DR for your DR Solution – Backing up your Veeam Backup & Replication Database
Last week I published an article based around moving your Veeam Backup & Replication Database to a new server. In that article I used a backup and restore method to move the Veeam DB somewhere else. Well, the feedback I received from that article was mostly based around how to setup a scheduled job to backup the Veeam database, so, without further ado, here's how I would recommend doing so.
Connect to your Veeam DB server
First off, we need to initiate a connection to the SQL Server hosting your Veeam DB. Honestly, it's probably easier just to RDP or console in to the SQL Server hosting the database and then connect to it. In my examples below I will be using SQL Server Management Studio to do so. Just a note, if you are running the default installation of Veeam with SQL Server Express, you can connect to the server using 'SERVERNAME\VEEAM' as your server name and use Windows Authentication. Otherwise, just connect to your SQL instance as you normally would.
Create the Maintenance Plan
This is a pretty easy step. Once you are connected just create a new maintenance plan by expanding Management -> Maintenance Plans. Right click on Maintenance Plans and select New Maintenance Plan. You could also select to go through the wizard, but again, for this example I chose to create it from scratch.
Create the Backup Database and Maintenance Cleanup tasks
You should now be in what is called Design Mode of the maintenance plan. In the bottom left hand corner of your screen you should see all of the Design Tasks that we are able to just click and drag over to our Design Surface in the centre. Here is where we need to setup our first task which is to do the actual backups of our databases. Simply select the Backup Database task and drag it over into our Design Surface. Do the same with the Maintenance Cleanup task as well.
Configure the Backup Database Task
Ok, we are now getting into the meat of this job. Double click the Backup Database task that we just moved over. Here is where we will setup all of our parameters evolving around our backups. First off we need to select our connection. In most cases this can just be left at 'Local Server Connection', however depending on how you are setup you may need to enter in the actual hostname or IP of the server. Leave the backup type set to Full. Under the database(s) section is where you can select which databases you would like to backup with this job. You can just select the Veeam DB if you want, but I chose to select 'All Databases'. Back up to – Select your target, usually disk nowadays. I left the expiration of the backup sets at the default, which is to not expire. Check the create a backup for every database, and in this example I've also checked the subdirectory for each database as well. I just find this to be a bit more polished when browsing through the backups 🙂 You can use whatever you want for the backup extension, but the standard for SQL is 'bak'. Select a location to store the backups, click 'OK' and your done.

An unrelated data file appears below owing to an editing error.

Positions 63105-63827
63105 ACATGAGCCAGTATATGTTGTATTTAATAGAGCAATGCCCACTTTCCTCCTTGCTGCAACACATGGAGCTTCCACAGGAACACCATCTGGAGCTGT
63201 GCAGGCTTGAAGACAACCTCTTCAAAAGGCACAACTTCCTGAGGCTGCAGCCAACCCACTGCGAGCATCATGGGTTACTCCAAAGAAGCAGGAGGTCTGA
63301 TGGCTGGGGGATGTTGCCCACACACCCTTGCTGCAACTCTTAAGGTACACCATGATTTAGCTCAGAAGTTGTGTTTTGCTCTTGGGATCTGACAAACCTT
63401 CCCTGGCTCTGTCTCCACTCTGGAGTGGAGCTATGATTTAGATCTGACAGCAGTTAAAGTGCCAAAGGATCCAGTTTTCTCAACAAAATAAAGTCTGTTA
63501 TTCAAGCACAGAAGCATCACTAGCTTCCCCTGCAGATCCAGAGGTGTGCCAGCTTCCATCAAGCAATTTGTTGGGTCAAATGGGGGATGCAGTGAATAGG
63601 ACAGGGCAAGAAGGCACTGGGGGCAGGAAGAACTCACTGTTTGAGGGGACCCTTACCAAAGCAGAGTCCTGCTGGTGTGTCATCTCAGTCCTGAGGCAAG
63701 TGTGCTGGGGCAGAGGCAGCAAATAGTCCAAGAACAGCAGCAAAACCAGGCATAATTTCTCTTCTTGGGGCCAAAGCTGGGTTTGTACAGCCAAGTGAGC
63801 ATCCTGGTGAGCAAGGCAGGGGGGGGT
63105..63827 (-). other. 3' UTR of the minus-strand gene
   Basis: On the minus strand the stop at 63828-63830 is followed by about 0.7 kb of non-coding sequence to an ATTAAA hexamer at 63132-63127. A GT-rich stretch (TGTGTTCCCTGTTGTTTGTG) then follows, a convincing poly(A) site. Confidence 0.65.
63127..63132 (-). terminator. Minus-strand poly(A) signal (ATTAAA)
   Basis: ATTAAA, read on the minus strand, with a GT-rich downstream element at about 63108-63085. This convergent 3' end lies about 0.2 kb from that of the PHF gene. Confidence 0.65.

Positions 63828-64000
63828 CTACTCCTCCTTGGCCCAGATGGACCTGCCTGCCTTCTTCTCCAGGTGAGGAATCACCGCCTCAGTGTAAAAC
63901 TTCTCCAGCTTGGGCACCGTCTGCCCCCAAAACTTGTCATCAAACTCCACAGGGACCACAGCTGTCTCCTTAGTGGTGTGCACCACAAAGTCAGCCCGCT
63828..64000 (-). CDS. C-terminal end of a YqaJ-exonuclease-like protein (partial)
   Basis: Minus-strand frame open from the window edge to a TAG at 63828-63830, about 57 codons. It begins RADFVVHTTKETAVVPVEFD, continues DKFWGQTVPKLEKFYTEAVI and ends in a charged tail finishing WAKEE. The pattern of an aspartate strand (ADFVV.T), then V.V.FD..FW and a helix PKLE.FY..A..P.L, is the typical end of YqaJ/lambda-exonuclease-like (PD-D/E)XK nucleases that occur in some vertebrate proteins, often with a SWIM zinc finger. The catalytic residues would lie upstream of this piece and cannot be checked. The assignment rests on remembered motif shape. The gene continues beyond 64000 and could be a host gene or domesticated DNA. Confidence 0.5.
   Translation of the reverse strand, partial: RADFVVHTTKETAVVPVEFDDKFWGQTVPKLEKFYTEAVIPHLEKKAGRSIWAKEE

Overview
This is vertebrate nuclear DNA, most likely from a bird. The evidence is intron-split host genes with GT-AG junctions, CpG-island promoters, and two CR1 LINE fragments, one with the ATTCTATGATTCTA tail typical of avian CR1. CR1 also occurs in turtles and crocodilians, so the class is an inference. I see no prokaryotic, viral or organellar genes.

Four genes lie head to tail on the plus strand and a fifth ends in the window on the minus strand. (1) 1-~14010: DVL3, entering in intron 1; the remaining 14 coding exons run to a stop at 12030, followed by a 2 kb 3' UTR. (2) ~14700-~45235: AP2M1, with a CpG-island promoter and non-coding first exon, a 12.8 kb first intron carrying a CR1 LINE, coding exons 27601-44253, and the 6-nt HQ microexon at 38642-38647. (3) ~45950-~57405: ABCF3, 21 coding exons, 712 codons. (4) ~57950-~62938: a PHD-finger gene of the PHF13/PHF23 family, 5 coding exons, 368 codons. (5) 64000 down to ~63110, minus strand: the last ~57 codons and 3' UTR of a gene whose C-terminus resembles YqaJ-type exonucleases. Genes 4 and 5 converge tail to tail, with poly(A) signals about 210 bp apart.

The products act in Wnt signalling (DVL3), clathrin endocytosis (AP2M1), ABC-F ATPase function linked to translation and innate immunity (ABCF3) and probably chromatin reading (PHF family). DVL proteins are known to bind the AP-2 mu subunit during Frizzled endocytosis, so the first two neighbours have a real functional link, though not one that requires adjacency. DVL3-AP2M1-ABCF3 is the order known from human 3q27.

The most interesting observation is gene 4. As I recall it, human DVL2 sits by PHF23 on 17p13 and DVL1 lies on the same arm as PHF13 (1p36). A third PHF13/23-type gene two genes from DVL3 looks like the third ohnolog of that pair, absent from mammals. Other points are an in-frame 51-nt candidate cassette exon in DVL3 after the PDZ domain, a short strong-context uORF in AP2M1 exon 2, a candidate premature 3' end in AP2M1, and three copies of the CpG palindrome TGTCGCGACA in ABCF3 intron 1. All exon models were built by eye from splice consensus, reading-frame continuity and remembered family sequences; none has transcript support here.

Configure the Maintenance Cleanup Task
This step can be skipped if you want but you will have to watch your free space. In this step we will set the job to 'clean up after itself' by deleting backups that are a certain number of days or weeks old. Again setup your connection the same as you did in the previous step. You will also want to select to 'Delete Backup Files' Select 'Search folder and delete files based on an extension' and setup the folder the same as above. Select to include first-level subfolders. Enter in our file extension the same as above (bak). Select your desired retention policy under the 'File Age' section. I usually chose somewhere along the lines of a couple of weeks depending on the importance as well as the free space on the backup targets. After all this is setup click 'OK' to save your cleanup task.
Connect the two tasks together
Here's an easy one for you. If you single click on the Backup Database Task you will see a green arrow appear underneath it. Simply drag that arrow over to the Maintenance Cleanup Task. You could also take the vice versa action on this one. You could have the single click the Cleanup Task and drag arrow to the Backup Task. Either way, whichever one task runs first you should end up with the same results.
Schedule the plan
Click the schedule button in the Maintenance Plan toolbar. In the job schedule dialog that opens select the required times and frequency that you wish to run this job and click 'OK' to save the schedule. The schedules are very flexible and allow for virtually every scheduling combination that you can think of.
This is all the modification that we need to do so just save your maintenance plan by going to File -> Save Selected Item or by right-clicking the tab at the top and selecting 'Save'.
Check the Agent and Test.
If you now have a look under the your SQL Agent by going to SQL Server Agent -> Jobs you should see that a new agent job has been created with a name similar to that of your maintenance plan. You can right click on this job and select properties. You should see your schedule as well as the SSIS call to run your maintenance plan. If you would like to test your backup job now, simply right click your job and select 'Start Job At Step'. This should popup a dialog showing you the status of the job. Once completed you should see some backups in the target backup locations you inputted earlier.
So there you have it! DR for your DR Solution.